By Michelle Ganassi
The federal government is still without a transportation bill -- and for U.S. Rep. Mark Critz that is unacceptable.
Critz, D-Johnstown, spoke on the Somerset County Courthouse steps Friday afternoon about the need for Congress to come to a compromise and pass a comprehensive transportation bill, which, in turn, is also a jobs creation bill. Critz said it is a top priority for him.
"It's about time Congress starts working together here," he said.
Critz said that it has been 101 days since Congress passed a ninth extension of the current transportation bill. He admitted that when Democrats had control, they were also not able to pass a comprehensive plan.
"When Democrats had the House, Senate and presidency, we didn't pass the bill," he said "We share the blame."
But by not coming to a compromise, legislators create problems for the public, he said.
Critz said passing extensions in the middle of the highway construction season leaves uncertainty for businesses in that sector.
"From a business standpoint it is just poor business," he said.
Democratic county Commissioner John Vatavuk introduced Critz to the crowd and said with toll credits and commitments from the state there could be a Route 219 groundbreaking in the near future.
"We need to get that bill passed," he said.
Passing extensions does not help Route 219 because they are extensions of the older bill, which does not include toll credit language. Proponents of the highway project want to use toll credits as a state match for federal funding.
"We cannot come up with funding to complete 219 when we are so close," he said. "And that is frustrating."
Critz said that people need to contact their congressmen and senators and urge them to work on a compromise to the transportation bill.
"This isn't about me, this isn't about you, this is about the vitality of the region," he said.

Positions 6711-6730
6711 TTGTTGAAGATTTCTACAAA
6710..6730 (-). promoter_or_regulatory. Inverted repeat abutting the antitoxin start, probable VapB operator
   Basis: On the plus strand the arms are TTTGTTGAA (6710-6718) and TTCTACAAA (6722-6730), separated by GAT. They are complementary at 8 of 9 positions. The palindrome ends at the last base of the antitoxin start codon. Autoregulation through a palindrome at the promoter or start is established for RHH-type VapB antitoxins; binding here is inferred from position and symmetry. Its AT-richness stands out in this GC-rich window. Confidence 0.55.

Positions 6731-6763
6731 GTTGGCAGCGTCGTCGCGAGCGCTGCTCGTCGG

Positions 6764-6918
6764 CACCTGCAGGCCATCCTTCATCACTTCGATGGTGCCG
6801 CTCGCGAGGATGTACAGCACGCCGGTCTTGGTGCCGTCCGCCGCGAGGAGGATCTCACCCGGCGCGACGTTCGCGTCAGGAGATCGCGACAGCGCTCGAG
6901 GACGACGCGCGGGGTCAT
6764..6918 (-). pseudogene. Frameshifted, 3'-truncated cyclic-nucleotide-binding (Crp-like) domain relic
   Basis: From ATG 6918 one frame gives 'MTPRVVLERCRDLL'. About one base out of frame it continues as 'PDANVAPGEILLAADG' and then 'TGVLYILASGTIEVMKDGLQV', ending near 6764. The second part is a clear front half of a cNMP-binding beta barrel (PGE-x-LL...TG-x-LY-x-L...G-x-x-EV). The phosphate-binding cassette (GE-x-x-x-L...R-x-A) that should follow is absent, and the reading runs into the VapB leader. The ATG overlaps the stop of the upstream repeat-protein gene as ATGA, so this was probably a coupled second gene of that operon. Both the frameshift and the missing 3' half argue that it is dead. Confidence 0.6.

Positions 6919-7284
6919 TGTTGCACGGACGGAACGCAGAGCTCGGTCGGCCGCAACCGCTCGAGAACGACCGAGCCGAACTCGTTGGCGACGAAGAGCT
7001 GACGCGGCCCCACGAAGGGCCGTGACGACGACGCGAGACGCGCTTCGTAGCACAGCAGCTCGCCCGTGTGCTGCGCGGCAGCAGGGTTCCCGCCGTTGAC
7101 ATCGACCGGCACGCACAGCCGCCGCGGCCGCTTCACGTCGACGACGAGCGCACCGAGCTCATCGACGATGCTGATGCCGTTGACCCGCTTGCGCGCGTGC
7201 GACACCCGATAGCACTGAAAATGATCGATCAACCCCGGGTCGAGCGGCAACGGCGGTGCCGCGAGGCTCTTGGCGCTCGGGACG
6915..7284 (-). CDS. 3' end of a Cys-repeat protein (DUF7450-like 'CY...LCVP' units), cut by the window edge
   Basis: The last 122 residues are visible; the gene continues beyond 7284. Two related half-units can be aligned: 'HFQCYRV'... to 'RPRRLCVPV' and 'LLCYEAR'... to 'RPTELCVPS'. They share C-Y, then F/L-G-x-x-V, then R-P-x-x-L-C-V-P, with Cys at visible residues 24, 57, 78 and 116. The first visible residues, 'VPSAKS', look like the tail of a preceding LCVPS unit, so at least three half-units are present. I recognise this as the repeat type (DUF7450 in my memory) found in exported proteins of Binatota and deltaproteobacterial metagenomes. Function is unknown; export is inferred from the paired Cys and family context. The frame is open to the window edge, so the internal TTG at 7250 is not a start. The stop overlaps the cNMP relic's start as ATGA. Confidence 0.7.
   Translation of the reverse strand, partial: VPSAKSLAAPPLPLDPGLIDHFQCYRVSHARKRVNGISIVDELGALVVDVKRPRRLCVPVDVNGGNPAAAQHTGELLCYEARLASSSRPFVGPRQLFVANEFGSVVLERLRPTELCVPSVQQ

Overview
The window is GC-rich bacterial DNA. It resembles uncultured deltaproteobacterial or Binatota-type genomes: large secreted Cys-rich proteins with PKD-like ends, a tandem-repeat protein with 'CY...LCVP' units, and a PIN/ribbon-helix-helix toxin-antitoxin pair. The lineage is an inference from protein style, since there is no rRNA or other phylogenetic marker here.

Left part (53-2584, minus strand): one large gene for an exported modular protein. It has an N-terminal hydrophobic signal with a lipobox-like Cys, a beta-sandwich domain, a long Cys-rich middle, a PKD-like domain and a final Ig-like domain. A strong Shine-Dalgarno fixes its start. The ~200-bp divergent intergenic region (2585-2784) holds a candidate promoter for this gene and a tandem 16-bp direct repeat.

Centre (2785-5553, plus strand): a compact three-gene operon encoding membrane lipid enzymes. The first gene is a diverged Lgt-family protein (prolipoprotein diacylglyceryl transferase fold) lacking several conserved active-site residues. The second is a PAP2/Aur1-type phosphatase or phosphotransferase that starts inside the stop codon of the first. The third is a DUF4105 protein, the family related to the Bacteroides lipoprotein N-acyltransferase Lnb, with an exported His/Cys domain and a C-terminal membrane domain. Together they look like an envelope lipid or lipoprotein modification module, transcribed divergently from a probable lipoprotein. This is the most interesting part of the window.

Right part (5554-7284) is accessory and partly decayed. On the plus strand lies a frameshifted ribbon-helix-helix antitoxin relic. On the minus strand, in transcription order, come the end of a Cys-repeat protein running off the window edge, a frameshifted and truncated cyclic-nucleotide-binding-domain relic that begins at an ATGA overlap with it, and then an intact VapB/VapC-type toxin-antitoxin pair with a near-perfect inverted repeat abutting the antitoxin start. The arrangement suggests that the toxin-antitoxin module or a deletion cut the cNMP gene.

Critz said he voted against the five-year House plan because he could not support many of the bill's elements. Those reasons include lowering Pennsylvania's funding from $1.7 billion to $1.58 billion and the elimination of the "Buy American" rule for transportation projects.
Critz supports the Senate version of the bill, which covers two years. He said it is not perfect, but it would add some certainty to the transportation sector.
Critz said 75 percent of the Senate supported the bill. He said it is bipartisan and does not deplete the Highway Trust Fund.
"It's time to swallow hard and come to a compromise," he said.
Critz is hopeful but not optimistic that a comprehensive bill can be passed before the June 30 deadline.
"I know they are working on it," he said. "At this point I am not optimistic they will pass a bill. They will probably pass another extension until Sept. 30."
U.S. Rep. Bill Shuster, R-Hollidaysburg, is one of 47 lawmakers on a conference committee that is trying to reach agreement on a new transportation bill. The committee includes 33 congressmen and 14 senators. Shuster is the only committee member from Pennsylvania.
"We're making progress. A week ago, 10 days ago, it didn't seem like we were going to make progress, but we are making progress. I'm cautiously optimistic we're going to have a bill," he said during a telephone interview Friday ahead of Critz's event.
Shuster said staff would be working on a compromise over the weekend. He said it is a top priority to make sure any compromise includes the toll credit language that will help complete Route 219.
"That's one of my top priorities, being on the committee. I've been working on that for 10 years," he said. "It's my top priority and I'm one of the key negotiators on the bill."
As conferees continue to hammer out the final details of the plan, Shuster said he feels fairly confident that the group will come up with a plan that both the House and Senate can support. The plan, he said, is to file the committee report on Tuesday, giving legislators three days to vote on it ahead of the June 30 deadline.
"We're just working hard on it," he said. "It's been one of my top priorities, to make sure we get toll credits in the next transportation bill, and so far, so good. Stay tuned."